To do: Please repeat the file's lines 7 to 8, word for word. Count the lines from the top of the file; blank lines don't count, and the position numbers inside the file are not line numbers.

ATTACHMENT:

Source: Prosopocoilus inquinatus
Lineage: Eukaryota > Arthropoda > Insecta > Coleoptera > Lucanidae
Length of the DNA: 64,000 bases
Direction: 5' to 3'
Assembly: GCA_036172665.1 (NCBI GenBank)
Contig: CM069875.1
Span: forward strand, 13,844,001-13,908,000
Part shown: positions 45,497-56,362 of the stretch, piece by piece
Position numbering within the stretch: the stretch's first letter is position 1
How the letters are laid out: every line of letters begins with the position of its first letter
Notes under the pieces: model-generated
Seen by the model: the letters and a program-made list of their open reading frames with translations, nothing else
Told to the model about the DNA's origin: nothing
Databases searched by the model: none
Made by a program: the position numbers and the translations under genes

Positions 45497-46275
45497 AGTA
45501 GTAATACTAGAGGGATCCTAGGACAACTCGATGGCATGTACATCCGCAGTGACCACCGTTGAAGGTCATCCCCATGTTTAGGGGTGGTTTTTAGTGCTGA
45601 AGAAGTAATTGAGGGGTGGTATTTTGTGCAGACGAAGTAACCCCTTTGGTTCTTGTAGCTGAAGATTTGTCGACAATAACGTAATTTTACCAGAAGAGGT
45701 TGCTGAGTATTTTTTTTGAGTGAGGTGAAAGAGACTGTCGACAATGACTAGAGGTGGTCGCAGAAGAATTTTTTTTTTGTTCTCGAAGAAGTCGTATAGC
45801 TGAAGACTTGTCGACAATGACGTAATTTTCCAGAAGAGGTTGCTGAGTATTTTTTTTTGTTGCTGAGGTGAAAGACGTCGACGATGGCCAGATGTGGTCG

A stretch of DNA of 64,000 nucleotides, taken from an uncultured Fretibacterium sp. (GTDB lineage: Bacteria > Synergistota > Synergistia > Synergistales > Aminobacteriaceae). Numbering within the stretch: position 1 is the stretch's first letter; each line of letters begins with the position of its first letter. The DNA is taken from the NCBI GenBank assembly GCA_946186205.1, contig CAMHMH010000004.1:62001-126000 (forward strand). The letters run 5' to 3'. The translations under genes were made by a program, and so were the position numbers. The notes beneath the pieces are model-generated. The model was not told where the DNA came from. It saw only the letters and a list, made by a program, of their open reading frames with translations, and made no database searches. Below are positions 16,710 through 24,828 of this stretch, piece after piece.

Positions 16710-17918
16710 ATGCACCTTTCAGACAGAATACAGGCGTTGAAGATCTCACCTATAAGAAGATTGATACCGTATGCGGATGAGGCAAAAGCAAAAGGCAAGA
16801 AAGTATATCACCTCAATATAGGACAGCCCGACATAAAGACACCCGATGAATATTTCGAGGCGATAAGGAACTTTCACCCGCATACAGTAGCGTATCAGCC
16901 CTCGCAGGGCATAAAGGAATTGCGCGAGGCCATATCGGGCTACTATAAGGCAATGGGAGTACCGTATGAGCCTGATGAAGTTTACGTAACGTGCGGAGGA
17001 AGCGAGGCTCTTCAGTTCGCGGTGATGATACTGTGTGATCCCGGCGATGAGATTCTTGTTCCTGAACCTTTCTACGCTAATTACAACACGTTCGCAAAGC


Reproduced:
Span: forward strand, 13,844,001-13,908,000
Part shown: positions 45,497-56,362 of the stretch, piece by piece